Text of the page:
"Spread that love and you'll get it back."
When Kasperi Kapanen spoke about the annual #HockeyTalks initiative, this was his message. The 23-year-old knows the pressures of competition and standing out in the NHL, and he's become an advocate for the importance of speaking up.
"I like to hold stuff in a lot, and I'm not the best person to open up about stuff. As of late, past couple of years I've been trying to do that and I feel a lot better," Kapanen said. "If you feel like you know somebody's going through a tough time, it's always good to ask and be there for someone."
Since signing to the Maple Leafs in 2015, Kapanen has been outspoken about the importance of initiatives like Bell Let's Talk Day and, more recently, Hockey Talks, both of which aim to raise awareness and end the stigma around mental health.
Video: Hockey Talks
"I think it's important for athletes to tell our stories, or to just remind people that it's ok to feel down or upset," Kapanen says. "I'm happy that the Maple Leafs are part of that. Personally, I'll do whatever I can to help."
This openness to talking about mental health wasn't always the status quo in hockey. Zach Hyman credits an increase in available resources not only within the NHL, but also in society, to helping shift attitudes and conversations around seeking help.
"I think that now, everybody realizes that people - no matter who you are - go through adversity," says Hyman. "To have the ability to reach out and lean on your support system is really important."
For Hyman, he relies on his family and friends to help him during tough times. Earlier in the season, his teammates were also integral to helping him stay positive after he sustained an injury that kept him off the ice.
The published children's author finds that taking the time to write helps him clear his mind and return to the rink feeling refreshed and refocused.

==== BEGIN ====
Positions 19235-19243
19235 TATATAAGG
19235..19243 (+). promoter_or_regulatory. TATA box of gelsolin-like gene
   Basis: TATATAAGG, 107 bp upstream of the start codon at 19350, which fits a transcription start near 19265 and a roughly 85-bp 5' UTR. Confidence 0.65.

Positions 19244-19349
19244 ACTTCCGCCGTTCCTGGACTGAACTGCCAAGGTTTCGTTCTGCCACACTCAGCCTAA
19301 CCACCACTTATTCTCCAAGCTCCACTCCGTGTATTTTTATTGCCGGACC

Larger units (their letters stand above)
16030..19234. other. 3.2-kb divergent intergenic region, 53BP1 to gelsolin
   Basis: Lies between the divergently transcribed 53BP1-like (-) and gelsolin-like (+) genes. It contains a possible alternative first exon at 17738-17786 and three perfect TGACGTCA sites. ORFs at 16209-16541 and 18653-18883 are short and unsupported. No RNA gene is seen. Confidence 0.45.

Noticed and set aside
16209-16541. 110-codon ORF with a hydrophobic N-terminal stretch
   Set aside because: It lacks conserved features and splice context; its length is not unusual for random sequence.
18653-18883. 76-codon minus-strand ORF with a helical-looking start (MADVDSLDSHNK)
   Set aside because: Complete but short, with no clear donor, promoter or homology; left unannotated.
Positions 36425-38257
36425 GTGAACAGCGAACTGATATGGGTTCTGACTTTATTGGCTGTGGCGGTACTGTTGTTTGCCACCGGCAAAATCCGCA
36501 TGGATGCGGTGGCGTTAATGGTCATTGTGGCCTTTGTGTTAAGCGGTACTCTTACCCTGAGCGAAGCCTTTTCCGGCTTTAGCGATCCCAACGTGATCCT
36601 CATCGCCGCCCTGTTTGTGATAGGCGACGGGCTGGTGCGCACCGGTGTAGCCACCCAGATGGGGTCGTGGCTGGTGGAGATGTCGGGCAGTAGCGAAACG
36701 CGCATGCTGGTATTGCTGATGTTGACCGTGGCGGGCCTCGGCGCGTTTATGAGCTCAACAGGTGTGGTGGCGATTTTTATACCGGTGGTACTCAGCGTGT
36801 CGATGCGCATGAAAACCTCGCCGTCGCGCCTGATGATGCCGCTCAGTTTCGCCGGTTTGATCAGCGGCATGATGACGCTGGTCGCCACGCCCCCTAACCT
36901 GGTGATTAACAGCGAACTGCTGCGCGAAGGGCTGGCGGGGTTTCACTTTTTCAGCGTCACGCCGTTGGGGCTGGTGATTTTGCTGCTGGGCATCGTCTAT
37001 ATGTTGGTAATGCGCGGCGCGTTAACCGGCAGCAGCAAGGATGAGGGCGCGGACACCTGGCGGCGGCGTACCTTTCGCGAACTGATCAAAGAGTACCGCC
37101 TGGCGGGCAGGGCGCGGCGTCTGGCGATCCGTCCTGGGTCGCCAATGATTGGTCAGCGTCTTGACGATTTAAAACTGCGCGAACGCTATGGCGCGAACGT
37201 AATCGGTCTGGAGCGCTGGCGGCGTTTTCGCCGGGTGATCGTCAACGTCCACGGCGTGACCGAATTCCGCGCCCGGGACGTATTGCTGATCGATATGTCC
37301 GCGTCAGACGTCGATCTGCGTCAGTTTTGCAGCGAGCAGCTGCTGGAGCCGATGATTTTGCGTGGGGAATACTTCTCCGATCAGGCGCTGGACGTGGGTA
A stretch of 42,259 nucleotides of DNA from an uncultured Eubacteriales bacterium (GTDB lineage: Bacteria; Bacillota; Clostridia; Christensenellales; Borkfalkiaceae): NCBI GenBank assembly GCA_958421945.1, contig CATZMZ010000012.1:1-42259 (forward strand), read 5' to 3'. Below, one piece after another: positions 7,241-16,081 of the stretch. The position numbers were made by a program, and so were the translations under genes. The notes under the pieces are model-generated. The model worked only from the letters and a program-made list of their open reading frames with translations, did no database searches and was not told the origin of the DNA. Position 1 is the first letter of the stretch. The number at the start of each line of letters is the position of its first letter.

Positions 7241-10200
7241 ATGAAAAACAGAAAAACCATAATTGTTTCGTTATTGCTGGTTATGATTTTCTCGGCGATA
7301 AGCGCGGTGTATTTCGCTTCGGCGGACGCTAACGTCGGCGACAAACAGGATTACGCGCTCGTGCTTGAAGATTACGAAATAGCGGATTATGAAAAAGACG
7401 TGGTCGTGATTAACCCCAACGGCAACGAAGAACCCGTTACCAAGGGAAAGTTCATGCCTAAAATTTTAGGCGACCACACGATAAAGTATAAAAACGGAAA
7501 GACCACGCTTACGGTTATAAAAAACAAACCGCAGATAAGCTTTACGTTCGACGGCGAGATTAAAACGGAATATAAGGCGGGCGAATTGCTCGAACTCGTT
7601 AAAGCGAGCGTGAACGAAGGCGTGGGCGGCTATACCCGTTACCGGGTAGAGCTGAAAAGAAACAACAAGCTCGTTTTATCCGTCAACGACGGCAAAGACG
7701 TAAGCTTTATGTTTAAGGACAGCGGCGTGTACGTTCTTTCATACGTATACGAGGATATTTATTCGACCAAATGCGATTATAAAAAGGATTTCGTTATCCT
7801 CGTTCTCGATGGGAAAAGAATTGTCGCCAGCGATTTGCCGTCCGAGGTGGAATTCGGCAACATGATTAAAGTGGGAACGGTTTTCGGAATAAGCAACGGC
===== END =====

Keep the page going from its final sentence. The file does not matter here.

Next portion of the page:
"It's important to have other passions and interests away from what you do for a career because you don't want that to consume you," he says. "I'm not just a hockey player, and having other interests to explore actually helps me play better."
Similarly, Frédérik Gauthier unwinds from the mental pressures of the game by spending time with his dog, Stella, and working on jigsaw puzzles.
"I just try to do things that are completely different from hockey to disconnect as much as I can," he says.
Sometimes, a hobby is not enough to escape the rigours of playing professional hockey. When Alexander Kerfoot attended Harvard University to study economics and play NCAA hockey, he found comfort in knowing that he and his teammates were all facing hardships in balancing academics and sports together.
"I was dealing with the same stuff as a bunch of my friends and teammates, and we were able to bounce ideas off one another and share in the experience," he recalls. "That made it a lot easier - to know I wasn't going through it by myself."
Now, in his first season with the Maple Leafs, Kerfoot wants to make sure none of his teammates ever feel like they're struggling alone. Moreover, his advice to young athletes feeling the pressures of performance is to open up and talk to someone you trust.
"Whatever you're going through, someone has gone through it before and someone will go through it in the future," Kerfoot says. "So however hard things may seem, realize that if you're able to let people know what you're going through, it's always going to help."
Video: Hockey Talks Night Recap